"We manned our gun and we saw the periscope" of the U-boat, he said. "So we starting firing at the periscope but the waves were so high every time a shell got out there a wave would cover it up and the shell would plow right into it."
After they fired about 10 shots, Carlson said, the U-boat's periscope disappeared.
"He went around the other side and put it up again and fired another torpedo," he said. "That hit us in the after hull and it started to go down in a hurry."
That's when the call to abandon ship was made.
"So grabbed my peacoat and life jacket and went down the ladder to the main deck," Carlson said. "I didn't have to jump because I was up to my knees in water already. I just stepped over the thing."
Lifeboats had already been deployed with passengers and some crew from the City of New York. Luckily for Carlson he was spotted quickly by the ship's petty officer, or bosun.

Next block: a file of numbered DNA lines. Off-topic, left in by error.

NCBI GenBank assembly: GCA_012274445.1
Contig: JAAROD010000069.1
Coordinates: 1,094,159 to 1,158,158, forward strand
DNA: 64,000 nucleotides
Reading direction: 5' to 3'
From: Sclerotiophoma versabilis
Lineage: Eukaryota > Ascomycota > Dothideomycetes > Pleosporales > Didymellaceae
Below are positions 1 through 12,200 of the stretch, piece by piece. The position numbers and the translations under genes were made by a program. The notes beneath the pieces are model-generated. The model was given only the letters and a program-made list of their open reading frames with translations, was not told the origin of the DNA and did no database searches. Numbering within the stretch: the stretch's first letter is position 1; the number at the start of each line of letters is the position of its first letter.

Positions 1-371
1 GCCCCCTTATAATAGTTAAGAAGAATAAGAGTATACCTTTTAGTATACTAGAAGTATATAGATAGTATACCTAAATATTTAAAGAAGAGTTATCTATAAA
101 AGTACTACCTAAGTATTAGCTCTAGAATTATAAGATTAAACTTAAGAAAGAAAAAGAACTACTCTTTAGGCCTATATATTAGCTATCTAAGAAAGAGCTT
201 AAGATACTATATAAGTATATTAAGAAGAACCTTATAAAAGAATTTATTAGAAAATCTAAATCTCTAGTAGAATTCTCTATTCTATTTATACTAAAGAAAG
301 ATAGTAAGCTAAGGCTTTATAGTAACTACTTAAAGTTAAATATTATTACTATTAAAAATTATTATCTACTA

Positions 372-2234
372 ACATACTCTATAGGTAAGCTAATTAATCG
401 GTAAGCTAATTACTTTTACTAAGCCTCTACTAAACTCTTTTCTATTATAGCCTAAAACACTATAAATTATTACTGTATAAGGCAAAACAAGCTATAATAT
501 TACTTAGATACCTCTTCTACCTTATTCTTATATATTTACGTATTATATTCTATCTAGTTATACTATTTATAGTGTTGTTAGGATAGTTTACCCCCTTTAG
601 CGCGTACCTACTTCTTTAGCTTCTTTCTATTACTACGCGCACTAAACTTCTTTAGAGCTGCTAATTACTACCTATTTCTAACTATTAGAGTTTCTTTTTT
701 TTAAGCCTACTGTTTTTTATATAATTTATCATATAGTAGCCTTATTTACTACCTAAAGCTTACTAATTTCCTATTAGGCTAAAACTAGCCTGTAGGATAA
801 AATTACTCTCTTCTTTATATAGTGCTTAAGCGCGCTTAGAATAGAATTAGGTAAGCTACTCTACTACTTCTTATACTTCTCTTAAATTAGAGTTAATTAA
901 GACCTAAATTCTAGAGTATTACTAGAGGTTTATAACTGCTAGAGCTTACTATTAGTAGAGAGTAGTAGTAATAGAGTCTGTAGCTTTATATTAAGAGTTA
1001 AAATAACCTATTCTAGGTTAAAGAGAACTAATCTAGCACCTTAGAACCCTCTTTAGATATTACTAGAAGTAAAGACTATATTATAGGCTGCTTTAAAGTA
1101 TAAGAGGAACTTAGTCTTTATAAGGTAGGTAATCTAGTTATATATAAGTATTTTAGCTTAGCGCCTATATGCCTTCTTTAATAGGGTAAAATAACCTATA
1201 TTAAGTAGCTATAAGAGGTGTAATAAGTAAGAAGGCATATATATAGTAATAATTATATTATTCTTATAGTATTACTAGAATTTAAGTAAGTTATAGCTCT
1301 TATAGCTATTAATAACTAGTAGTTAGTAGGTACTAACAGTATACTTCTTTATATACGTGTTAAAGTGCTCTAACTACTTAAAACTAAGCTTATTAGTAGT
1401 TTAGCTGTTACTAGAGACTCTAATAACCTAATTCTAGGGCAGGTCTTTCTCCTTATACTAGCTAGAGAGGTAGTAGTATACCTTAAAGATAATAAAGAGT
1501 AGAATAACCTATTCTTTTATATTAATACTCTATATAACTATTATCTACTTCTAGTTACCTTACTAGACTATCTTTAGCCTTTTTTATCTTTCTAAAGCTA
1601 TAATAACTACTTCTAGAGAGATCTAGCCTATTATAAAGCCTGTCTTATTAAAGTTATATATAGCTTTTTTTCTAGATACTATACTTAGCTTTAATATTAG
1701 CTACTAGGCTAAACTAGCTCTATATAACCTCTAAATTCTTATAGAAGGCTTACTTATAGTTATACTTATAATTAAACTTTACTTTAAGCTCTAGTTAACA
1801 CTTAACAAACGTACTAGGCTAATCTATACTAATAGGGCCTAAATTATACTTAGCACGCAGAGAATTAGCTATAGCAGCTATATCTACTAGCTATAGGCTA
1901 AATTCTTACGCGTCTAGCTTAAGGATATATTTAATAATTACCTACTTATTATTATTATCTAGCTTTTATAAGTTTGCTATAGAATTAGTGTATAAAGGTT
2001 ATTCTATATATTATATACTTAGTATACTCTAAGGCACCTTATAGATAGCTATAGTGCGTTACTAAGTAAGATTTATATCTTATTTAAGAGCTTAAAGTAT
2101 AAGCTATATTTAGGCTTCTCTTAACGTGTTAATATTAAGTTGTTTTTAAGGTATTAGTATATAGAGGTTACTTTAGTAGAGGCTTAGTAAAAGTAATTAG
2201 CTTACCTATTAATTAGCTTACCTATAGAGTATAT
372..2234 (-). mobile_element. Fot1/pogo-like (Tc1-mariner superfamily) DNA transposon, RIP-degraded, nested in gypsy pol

"The bosun had a lifeboat and he saw me — waited till I dog-paddled out to the boat," Carlson continued. "They pulled me in. We had 32 people on the boat, it was crowded."
The City of New York had sunk, and its lifeboats were adrift with survivors amid the towering waves.
"So we were out there during that blow," he said. "Since I was up in the bow, (I) put the sea anchor out, which helps the bow of the lifeboat point into the waves."
Sea anchors resemble a small parachute and are employed in heavy weather to increase a boat's drag, acting almost as a brake, offering greater control of the vessel.
"During the night that line went slack," he said, and further described pulling the line in and finding nothing more than a scrap of red canvas. "I don't know if a shark bit it off or what."
Carlson was able to jury-rig a new sea anchor using a bucket, and the supports that kept the lifeboats covered when they were on the ship. He credited that knowledge to reading Knight's Modern Seamanship while in high school.
A day had gone by when the bosun ordered the sail deployed. They began sailing toward the East Coast. Carlson said the water temperatures were warmer than the air, and the cold wind raised a fog above the water. Thirty-six hours would pass before they would be found.